Chicago Bears defensive coordinator Mel Tucker tried in 2013 to run the same defense as former head coach Lovie Smith, and even assimilated to teaching the same language from the scheme.
But it didn't work for several reasons, with injuries to key players and a general lack of depth chief among them. Tucker appears to now have autonomy to shape the defense how he sees fit.
"I think he's always had the autonomy to do things within parameters," Bears coach Marc Trestman said.
With most of the parameters seemingly off now, it begs the question of what Tucker actually plans to do with the defense in 2014. Trestman said, "It's wide open." But it'll be interesting to see how much Tucker and the rest of the defensive coaching staff take full advantage of what would likely turn into carte blanche, provided they're successful.
"Everything's on the table this year in terms of where we're going defensively," Trestman said. "Right now these coaches are getting in position to learn more about each other. They're meeting to learn more about their styles and the pre-existing defense and where we can go with our existing players, knowing that there's going to be a lot of change. The most important thing right now is our system of football. The language is wide open."
No knock on former Bears defensive coaches Tim Tibesar, Mike Phair and Michael Sinclair. But the reality is none of them had ever worked in the past with Tucker, who basically inherited two coaches (Tibesar and Sinclair) that worked with Trestman in Montreal, and one of two holdovers from Smith's staff in Phair.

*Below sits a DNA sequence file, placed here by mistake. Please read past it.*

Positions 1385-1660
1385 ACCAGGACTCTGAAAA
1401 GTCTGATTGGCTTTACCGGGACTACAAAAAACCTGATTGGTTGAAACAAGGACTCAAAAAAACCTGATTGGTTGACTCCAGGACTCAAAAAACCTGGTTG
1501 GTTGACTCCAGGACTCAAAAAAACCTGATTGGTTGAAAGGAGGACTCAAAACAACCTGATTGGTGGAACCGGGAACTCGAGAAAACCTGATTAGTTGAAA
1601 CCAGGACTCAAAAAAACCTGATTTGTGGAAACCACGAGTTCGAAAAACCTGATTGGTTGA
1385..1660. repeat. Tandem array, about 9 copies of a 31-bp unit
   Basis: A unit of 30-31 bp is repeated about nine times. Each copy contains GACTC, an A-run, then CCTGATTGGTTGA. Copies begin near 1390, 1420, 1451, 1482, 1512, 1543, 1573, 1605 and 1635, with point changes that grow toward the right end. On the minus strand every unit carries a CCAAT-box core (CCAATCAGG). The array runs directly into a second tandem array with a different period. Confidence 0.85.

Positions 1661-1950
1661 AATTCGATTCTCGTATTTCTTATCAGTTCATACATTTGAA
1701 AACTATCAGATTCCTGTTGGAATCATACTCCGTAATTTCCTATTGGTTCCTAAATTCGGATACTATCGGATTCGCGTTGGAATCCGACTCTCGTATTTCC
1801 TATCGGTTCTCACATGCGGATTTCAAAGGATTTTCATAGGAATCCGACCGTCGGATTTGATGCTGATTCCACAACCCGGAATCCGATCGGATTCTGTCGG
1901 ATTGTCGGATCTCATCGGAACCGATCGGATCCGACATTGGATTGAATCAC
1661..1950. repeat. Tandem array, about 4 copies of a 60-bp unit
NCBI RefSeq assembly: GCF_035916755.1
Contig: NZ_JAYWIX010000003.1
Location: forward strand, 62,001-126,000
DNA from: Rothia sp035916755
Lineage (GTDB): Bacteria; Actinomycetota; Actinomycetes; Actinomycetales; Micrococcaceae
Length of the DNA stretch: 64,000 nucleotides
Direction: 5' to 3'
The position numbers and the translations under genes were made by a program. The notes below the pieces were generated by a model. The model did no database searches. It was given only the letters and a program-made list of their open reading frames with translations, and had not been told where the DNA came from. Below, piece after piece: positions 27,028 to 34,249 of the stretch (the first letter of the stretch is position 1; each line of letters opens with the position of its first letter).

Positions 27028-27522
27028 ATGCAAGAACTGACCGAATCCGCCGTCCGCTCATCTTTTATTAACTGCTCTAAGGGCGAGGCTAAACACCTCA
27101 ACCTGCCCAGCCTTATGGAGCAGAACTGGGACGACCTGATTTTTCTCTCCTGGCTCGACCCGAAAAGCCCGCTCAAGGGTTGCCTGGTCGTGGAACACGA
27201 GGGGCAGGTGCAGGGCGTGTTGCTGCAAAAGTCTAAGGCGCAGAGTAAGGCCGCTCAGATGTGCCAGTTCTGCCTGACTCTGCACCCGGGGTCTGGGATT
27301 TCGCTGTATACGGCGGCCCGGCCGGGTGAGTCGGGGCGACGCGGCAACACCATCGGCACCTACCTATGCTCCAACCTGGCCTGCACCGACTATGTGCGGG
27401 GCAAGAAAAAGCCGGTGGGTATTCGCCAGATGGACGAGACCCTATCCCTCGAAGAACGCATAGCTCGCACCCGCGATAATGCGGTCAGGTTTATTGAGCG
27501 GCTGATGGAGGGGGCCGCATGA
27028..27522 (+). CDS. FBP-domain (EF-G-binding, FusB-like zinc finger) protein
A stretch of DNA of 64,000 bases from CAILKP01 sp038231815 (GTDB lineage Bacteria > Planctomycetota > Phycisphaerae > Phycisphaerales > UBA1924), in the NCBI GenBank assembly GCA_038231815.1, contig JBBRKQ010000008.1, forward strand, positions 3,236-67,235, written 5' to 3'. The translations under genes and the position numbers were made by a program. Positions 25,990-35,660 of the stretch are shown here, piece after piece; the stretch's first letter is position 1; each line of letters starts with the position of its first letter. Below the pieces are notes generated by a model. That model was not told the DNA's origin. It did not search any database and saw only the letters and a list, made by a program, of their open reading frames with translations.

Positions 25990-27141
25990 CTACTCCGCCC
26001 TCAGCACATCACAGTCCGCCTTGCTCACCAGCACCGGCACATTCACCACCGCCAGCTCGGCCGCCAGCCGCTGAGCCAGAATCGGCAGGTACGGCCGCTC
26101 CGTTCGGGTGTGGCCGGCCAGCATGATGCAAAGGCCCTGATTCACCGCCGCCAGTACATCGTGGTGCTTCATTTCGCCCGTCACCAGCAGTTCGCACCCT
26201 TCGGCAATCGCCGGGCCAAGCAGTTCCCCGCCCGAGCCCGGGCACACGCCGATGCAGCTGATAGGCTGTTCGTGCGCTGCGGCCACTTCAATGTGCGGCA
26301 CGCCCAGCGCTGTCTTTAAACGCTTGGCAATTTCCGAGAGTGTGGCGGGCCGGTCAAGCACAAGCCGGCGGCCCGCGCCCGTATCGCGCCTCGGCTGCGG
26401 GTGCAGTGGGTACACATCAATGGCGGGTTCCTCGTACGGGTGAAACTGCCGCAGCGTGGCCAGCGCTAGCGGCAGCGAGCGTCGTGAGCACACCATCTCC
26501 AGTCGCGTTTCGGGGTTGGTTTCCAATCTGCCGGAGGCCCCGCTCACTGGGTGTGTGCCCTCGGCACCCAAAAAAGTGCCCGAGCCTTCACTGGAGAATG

When the Bears brought in new defensive line coach Paul Pasqualoni and linebackers coach Reggie Herring, the brass made sure to add what one NFL source called "two damned good ones" before adding "Mel loves them both." General manager Phil Emery played a major role in that because he wanted to help Tucker find a way to do his job better.
Will that translate to success on the field? It's certainly not guaranteed.
Pasqualoni and Herring come to the staff with reputations for being two of the league's better teachers, but more importantly, they're considered "tough guys," according to the source.
So it wasn't a surprise to hear general manager Phil Emery discuss that attribute last week a couple of times at the NFL combine. When the team starts acquiring players in free agency and the draft, look for toughness to be among the chief attributes of the new additions.
"We need tough, physical players," Emery said. "Mel has said it several times to me and I believe it. I know our players believe it that generally the toughness of the team shows up at corner. That's what we want: tough, physical athletes."
They don't have to be big-name players, either. Tucker generally prefers those "tough, physical athletes" that Emery mentioned, who are coachable, up-and-comers over the name players.
So if the Bears hit free agency in the coming days, and don't sign a bunch of household names on defense, it wouldn't be a surprise. In fact, I'd think in some ways it would be by design.
"We went through an evaluation process, which is never easy, of moving forward with our staff and bringing in a couple guys we felt not only had the experience to develop young players -- because we know we're going to have new players and we're going to be young -- but also work daily with the veteran element on our football team as well. We felt Mel was the guy to lead the way in that regard," Trestman said. "We hired Paul Pasqualoni and Reggie Herring. These guys have 3-4 backgrounds. We think we've put together a staff of guys who can really incorporate and be flexible with the players we're going to have going through this process. We're going start from the 4-3, but we've got to be flexible in our scheme to move people around and have the ability to get it done, and not just do it because we see other teams doing it; but doing it because we have the skill set and experience to be able to do it."